• "As I have grown as a person and as a maker-of-things, that question has come back to me again and again. I have learned how and when to stop  talking and start doing. To other more-talker sorts of people, that can  look like a magic trick. I have better learned to recognize when someone is frustrated by communicating-in-words about a plan instead of performing the plan. These are learnable skills; and I have seen that there  are commensurate skills that have to be hard-won for doers.

    Instead of an accusation or a challenge, it’s become a gentle reminder:  you’re more of a talker than a doer. Keep an eye on it."

    Writing from Sam Bleckley on talking, making, thinking, and doing. Moving from one state to the other, and back again. This struck a chord.

  • I always love developers showing their working, and none more so than Valve. Here are ten dense minutes on the teleportation mechanics in Half-Life: Alyx. I like this because you're not just seeing some opinions; they're showing glimpses of the research and testing that informed those opinions, as well as early prototypes, coupled with being a studio with some really deep time invested in VR; it's fascinating seeing them come to their conclusions. Also, as ever, I love seeing how bit a role sound is in presence.
  • "The two points I want to focus on here are about Ricky’s initial attitude about this warehouse idea and about the fact that he made this prototype ‘to surprise me’

    Earlier I said that Ricky and Nate were sick of hearing about this idea. That was an understatement. In reality they openly mocked it. They had a running joke that I should call it ‘Clown Warehouse’ and make all the things in it clown paraphernalia. I wasn’t particularly hurt by this. It was good banter. It’s kind of how we talk about game ideas a lot of the time. 

    But then Ricky made a prototype to surprise me. (Not to mention spending months taking it from a prototype to a finished game.) And my point is that this is how friendships work. These expressions of good natured antagonism and affection, Winding someone up one day and giving them a nice surprise another, are the hallmarks of real friendship.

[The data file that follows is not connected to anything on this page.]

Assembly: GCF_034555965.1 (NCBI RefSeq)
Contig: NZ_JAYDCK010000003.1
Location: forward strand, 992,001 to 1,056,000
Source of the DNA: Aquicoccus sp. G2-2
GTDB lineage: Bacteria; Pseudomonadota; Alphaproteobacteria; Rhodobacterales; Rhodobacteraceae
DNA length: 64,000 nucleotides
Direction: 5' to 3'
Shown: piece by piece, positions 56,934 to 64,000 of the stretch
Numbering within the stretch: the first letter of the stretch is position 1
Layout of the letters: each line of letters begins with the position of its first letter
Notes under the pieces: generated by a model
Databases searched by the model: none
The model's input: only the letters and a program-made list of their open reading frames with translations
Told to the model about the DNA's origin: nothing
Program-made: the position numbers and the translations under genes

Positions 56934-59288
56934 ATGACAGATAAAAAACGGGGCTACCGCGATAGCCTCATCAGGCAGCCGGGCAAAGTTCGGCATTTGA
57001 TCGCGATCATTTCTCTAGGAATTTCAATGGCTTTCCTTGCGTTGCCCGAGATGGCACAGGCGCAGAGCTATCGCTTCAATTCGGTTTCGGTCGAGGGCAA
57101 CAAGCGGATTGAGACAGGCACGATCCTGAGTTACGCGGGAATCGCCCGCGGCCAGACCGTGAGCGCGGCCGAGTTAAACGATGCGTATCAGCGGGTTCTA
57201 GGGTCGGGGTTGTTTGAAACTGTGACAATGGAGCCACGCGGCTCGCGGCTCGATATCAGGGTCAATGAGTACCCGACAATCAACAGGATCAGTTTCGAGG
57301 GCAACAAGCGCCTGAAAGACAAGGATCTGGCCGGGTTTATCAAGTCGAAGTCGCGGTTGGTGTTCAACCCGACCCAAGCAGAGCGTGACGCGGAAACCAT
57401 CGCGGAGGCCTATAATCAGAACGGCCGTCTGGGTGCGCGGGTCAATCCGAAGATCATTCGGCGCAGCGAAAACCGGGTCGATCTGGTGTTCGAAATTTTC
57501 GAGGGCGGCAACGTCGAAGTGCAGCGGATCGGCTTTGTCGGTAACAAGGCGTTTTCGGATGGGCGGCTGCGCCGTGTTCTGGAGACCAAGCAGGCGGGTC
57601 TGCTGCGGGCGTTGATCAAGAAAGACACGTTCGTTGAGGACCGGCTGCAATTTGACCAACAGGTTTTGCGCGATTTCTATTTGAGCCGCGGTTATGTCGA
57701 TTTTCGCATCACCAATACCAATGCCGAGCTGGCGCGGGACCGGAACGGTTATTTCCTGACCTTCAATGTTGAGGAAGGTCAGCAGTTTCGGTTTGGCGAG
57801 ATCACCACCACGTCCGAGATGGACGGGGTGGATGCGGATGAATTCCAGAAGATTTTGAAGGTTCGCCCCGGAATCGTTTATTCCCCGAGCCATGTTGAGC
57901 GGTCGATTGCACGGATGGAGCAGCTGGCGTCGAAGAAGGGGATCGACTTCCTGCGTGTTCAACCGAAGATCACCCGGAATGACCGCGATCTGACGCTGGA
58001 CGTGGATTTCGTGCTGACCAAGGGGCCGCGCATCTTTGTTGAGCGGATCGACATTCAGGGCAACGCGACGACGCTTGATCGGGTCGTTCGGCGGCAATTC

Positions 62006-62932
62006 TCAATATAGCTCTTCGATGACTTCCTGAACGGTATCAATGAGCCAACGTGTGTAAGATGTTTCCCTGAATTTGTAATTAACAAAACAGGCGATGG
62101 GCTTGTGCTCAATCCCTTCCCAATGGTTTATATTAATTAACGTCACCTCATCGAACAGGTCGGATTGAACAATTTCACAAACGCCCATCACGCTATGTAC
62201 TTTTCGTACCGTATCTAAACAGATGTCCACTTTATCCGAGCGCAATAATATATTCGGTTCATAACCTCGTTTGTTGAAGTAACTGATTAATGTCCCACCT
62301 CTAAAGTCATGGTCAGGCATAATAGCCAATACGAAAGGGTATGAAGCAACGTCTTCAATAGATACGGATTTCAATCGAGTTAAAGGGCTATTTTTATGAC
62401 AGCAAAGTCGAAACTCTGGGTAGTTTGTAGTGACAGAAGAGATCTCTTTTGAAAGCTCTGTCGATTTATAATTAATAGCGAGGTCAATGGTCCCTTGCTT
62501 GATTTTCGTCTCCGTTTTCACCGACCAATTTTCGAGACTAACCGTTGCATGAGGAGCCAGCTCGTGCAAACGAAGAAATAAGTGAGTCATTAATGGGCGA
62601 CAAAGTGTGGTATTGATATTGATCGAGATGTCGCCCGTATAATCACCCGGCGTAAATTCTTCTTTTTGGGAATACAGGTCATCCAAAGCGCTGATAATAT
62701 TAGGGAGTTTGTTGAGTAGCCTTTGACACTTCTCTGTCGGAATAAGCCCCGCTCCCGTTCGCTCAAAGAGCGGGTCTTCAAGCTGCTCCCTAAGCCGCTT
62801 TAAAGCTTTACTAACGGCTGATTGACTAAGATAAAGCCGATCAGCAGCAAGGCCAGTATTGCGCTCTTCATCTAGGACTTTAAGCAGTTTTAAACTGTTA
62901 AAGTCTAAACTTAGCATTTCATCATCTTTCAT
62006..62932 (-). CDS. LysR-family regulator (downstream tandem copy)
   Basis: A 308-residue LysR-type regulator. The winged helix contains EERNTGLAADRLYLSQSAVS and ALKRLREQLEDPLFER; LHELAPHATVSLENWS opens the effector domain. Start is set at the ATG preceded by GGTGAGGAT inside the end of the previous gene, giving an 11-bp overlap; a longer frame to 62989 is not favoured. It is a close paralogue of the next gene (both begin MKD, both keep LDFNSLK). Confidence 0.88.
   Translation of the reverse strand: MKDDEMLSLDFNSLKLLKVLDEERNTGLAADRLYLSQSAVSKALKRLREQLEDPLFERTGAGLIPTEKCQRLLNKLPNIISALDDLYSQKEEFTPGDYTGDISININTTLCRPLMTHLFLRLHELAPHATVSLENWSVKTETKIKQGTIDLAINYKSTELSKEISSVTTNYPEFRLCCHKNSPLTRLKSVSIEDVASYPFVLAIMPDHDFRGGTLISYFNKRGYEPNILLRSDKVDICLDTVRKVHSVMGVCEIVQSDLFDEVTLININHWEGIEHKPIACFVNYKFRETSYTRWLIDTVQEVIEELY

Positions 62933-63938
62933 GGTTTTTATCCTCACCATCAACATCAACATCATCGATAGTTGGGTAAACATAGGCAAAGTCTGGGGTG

If you make games and your game development process isn’t like this you are doing it wrong. In my opinion."

    This whole article from Dick Hogg, on making Wilmot's Warehouse, is a delight. On making parts and working out what a game is later; on friendship; on playtesting; on games with endings. Just great.

From Phil’s weeknotes:

Last night I came across a Lime e-bike, dead on its side in a disabled car-parking space. I set about rescuing it, thinking that its conventional home, annoyingly littering the pavement, would be less bad.

As soon as I picked it up it started beeping, loudly. Then a computery woman’s voice began saying, “Please unlock me to ride me or I’ll call the police!”

I set the bike upright on its stand but the beeping and the verbal warning repeatedly alternated. I continued walking home, quickly, while the once quiet street was filled with the alarming noise, which slowly faded as I turned a corner. Maybe it’s still going.

First Person Things. Genuine People Personalities. The age of Surveillance Capitalism. The “Smart City”. Alexa-as-cop. Join the dots, write your own blogpost.

Somewhere deep at the intersection of “everything is tech” (tech, the all-consuming industry, rather than technology), “everything is a service” (and thus somebody else’s property you pay to rent), and “everything is increasingly awful in order to service a minority” (in this case: the owners of the bike, frankly, who are interested in preserving their property whilst acquiring new customers).

We joked that the future was rubbish because we still don’t have a jetpack; it is, in fact, more rubbish (and made up of more rubbish) than we perhaps could have imagined. We are all Joe Chip.

  • "So much of design culture is occupied by people that take themselves so very seriously. When thinking about our conversations in the Newsbar about magical realism and surrealism, it became apparent to me that the level of imaginative freedom allowed in the world of experimental fiction, would struggle to exist in contemporary design culture (and academia) because there’d be some form of backlash about how it wasn’t ‘real’… that the work didn’t address the world’s real issues or problems… that it would never succeed in the ‘real world’. We are a discipline that is reliant on our creativity and imagination, but have become terrified of the imaginary."